By Angela L. Braden
One of the first history lessons children in American schools learn is the sensational history of the United States of America. While the history of America predates the pilgrims settling in Jamestown, most historians tell the story of America as if it begins with the first group of white men, who traveled from Europe to begin a new and prosperous life on a land that was free and available for exploration and colonization.
That well constructed narrative that is taught in our American schools also explores how these white men desired to live independently from their colonial big brother, who sought to control the political and financial rulings of America from across the pond. Although America benefitted from the initial investments of Britain, the new country desired to be free from the taxation of another country. So, the tension ensued as the younger country became more and more unwilling to be forced to be dependent on another country.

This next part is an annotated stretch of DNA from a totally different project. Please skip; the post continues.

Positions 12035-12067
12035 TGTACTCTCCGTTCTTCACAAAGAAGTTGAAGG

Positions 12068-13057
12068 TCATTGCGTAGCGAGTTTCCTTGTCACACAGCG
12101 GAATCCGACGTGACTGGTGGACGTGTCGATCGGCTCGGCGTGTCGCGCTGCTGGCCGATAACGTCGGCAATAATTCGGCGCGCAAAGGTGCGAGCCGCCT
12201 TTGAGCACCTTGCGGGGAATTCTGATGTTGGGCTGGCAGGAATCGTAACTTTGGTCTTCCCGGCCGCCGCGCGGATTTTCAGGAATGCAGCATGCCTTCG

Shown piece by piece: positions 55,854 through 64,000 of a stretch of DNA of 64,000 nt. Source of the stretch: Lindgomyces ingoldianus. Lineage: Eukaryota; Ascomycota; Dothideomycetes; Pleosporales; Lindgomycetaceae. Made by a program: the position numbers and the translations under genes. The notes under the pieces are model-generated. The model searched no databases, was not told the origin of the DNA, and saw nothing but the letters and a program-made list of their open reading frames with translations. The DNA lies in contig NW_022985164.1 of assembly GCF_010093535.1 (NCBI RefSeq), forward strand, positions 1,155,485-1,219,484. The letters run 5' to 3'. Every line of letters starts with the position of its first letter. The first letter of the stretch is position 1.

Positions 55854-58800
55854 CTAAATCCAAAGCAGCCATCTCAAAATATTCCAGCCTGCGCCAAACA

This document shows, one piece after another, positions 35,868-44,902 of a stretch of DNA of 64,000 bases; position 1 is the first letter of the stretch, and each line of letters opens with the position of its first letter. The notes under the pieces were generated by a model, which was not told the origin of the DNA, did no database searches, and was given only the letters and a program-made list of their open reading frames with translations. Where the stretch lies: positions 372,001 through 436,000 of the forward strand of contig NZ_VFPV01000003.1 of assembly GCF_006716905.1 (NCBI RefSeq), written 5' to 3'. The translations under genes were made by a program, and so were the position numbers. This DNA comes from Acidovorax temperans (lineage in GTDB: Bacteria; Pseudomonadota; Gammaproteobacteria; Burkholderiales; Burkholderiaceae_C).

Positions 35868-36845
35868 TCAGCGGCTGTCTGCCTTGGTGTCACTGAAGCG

Ironically enough, America was enslaving thousands of Africans, who were being stolen from their homeland and brought to America to work as slaves during the same time they were whining and crying for freedom from Great Britain. And even more ironically, when the two factions decided that bloodshed was worth the price to fight for liberty or continued dependence, a #black man was the first to die, defending America’s fight to be liberated from the so called tyranny of Great Britain.
Crispus Attucks, a free person of color, is commonly known as the first casualty in America’s effort to free herself from Great Britain. And while American schools teach that Attucks was the first casualty, many of them leave out the fact that he was half Black and half Native American.
It is unclear if Attucks was born a free person of color or if he was a runaway slave. However, one thing is clear is that Attucks died for a country that sought to enslave him and the women, men, and children that shared his African ancestry. Likewise, Attucks died for a country that did everything in their power to pillage his Native American ancestors.
Attucks is a martyr for the American Revolution. But his bloodshed did nothing to free the millions that possessed his heritage. Meanwhile, his death holds major significance for the countless white men and women, who eventually won their freedom from Great Britain. How ironic!